I imagine that'd be more of an eye-opening situation of just how few (if any) of those for-the-greater-good social communes actually spring up in an anonymous gameplay environment.

     

    Good point, but without the efforts of multiple people to hoard the wealth, it's unlikely that any single entity will have a negligible claim on the total wealth. Ever.

     

    Writer / Musician / Game Designer

    Now Playing: Skyrim, Wurm Online, Tropico 4
    Waiting On: GW2, TSW, Archeage, The Rapture

  • BartDaCatBartDaCat Renton, WAPosts: 819Member Uncommon

    I'd prefer to see resources placed in strategic areas that make them more challenging to obtain depending on their overall worth within the context of the game.

    An example might be something like Ultima's scarce reagents, some which could only be found in certain terrains, and then only at certain times of the day or night.

  • ignore_meignore_me Apple Valley, CAPosts: 1,987Member

    Originally posted by GTwander

    I think this SWG tangent kind of strays from the topic, because resource quality has nothing to do with a truly limited supply, and would be counterproductive to the system itself. A range of effectiveness, while it could be seen as a 'rarity' metric, ends up seeding the vast majority of goods as low-tier, and likely useless overall. I would never attribute resource quality, decay, and other pointless systems with this kind of approach to economics... nor would have I level progression determine available gear too. It completely changes the kind of game at hand - and if it doesn't - something is clearly wrong.

    Thus the simplification of crafting to one tier of production, which has the effect of making nothing exceptional. In order to have winners there needs to be the possibility of losers.

    This is also why there will be no finite resources, because there can be no risk for people to feel inferior about if they can't produce the best stuff.

    It's all just too simple in my opinion, and thus boring.

    Your idea strips this down and just plays with supply and demand, and you don't want any other factors involved? ok ...

    Survivor of the great MMORPG Famine of 2011

  • Gamer54321Gamer54321 OsloPosts: 180Member

    According to wikipedia, iron is perhaps the most plentiful element on earth. The idea of a possible iron shortage in a game would seem silly imo.

    WOW (10 days and quit) | EVE (1000 days and quit) | WOT(playing on and off) | LOTR (5 days and quit)

  • QuesaQuesa Sacramento, CAPosts: 1,246Member

    Originally posted by Gamer54321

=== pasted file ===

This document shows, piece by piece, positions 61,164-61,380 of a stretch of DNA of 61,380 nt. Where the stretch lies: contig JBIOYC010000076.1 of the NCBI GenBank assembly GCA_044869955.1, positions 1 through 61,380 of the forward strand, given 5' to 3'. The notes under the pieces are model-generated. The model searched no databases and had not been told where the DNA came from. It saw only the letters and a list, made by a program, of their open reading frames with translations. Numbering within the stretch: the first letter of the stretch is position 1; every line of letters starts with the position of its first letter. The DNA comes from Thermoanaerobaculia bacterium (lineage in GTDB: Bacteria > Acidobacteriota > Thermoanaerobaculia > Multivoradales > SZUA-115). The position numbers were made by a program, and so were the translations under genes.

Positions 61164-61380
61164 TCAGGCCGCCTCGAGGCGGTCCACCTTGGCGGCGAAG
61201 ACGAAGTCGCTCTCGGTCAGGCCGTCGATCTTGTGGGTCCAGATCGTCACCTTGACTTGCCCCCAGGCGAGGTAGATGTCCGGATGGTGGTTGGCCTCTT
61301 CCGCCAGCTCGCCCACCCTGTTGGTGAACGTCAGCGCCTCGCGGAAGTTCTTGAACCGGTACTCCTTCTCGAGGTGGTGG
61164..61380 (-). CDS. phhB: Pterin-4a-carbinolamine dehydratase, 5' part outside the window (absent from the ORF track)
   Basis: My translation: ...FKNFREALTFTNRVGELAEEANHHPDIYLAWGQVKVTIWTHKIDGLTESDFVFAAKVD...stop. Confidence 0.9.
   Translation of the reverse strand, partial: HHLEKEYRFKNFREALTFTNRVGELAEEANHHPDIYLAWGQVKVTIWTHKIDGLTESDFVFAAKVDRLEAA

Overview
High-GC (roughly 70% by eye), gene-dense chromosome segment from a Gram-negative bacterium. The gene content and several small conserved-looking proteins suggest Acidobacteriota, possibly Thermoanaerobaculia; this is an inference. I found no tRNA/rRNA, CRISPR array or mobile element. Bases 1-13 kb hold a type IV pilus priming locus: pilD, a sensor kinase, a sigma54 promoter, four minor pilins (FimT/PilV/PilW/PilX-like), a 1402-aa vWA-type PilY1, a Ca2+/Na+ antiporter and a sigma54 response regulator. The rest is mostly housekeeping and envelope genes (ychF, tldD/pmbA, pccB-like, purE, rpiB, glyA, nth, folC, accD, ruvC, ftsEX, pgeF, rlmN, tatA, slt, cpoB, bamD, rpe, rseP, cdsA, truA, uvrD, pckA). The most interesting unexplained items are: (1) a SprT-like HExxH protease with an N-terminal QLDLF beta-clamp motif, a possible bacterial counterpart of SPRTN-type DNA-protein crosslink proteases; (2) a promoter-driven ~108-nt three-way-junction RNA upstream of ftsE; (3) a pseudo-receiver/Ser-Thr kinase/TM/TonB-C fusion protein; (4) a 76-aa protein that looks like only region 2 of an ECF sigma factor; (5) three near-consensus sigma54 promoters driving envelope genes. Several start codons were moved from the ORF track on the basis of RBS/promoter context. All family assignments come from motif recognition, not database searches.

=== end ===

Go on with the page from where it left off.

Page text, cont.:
According to wikipedia, iron is perhaps the most plentiful element on earth. The idea of a possible iron shortage in a game would seem silly imo.

    Just as much as making an in-game to RL link on a gaming forum talking about hypothetical game mechanics?

  • Gamer54321Gamer54321 OsloPosts: 180Member

    How about a "limited-finite" idea?

    Every month, in theory, everyone can try to dig up all the special ore of something, else the stuff will remain in the ground for the future.

    It seem silly to abruptly stop new findings of ore, but perhaps a diminishing yield (hour to hour basis) would offer a more plausible way to keep this kind of game mechanic going.

    So a new predetermined spawn of ore will come about every month, but also, the monthly total would be checked hourly against what has been mined out, to try slow down the actual ore yield (actual mined content) early in the month. Else everyone would perhaps notice that it makes good sense to start mining at a particular day every month, or at any moment in time.

    WOW (10 days and quit) | EVE (1000 days and quit) | WOT(playing on and off) | LOTR (5 days and quit)

  • pb1285npb1285n Brentwood, NYPosts: 505Member
    I agree with someone who said if a resource was finite it would have to be more than just an icon in a bag. It would have to be a physical object that was in the world whether a person was logged on or not.

    I think it could work, and definitely lead to interesting storylines if the developers kept up with it (I.e. animals get displaced because of deforestation and settle too close to a town and start attacking people in the area. You can try and find a way to nice them away or kill them). You would also have to have ways to stop people from just using up the land until there is nothing left.

    We all talk about a player driven economy and making an impact to the game world. This is one way I think could be explored.
  • CuathonCuathon University City, NYPosts: 2,211Member

    Absolutely. As long as you use appropriate amounts of resource in a given area and you allow expansion to other places. TTS has finite resources in a sense. You must expand to survive. Also each area has a hard limit of res although finding different res spawns over time still happens.

    Finite resources are awesome.

  • LoktofeitLoktofeit Stone Mountain, GAPosts: 13,636Member Uncommon

    Originally posted by Jxb1a

    Yeah, would finite resource ever work in an MMO?  

    For example if MMOGame #1 had iron ore. And, it was predetermined that there would be about 1 billion in-game metric tons. Would the fact alone that there is a finite amount of iron cause people to be more careful with how they mine? Would they just hoard the iron? Would iron be more carefully priced because of the limited supply? If there is a correlation between iron and in-game currency, how would it be reflected? Would there be guilds soley created just to become a mining operation? How would the price of other commodities change if Iron was a basic resource from everything to weapons and armor, to buildings and steel.

    I'm just curious about the subject. No flaming or anything just food for thought plz.

    What would be your plan for when someone mines/buys all the iron ore and just keeps it out of the system? That's one of the biggest problems with finite resources - the ability for a player or clan to effectively remove one or more resources from circulation completely.

    There isn't a "right" or "wrong" way to play, if you want to use a screwdriver to put nails into wood, have at it, simply don't complain when the guy next to you with the hammer is doing it much better and easier. - Allein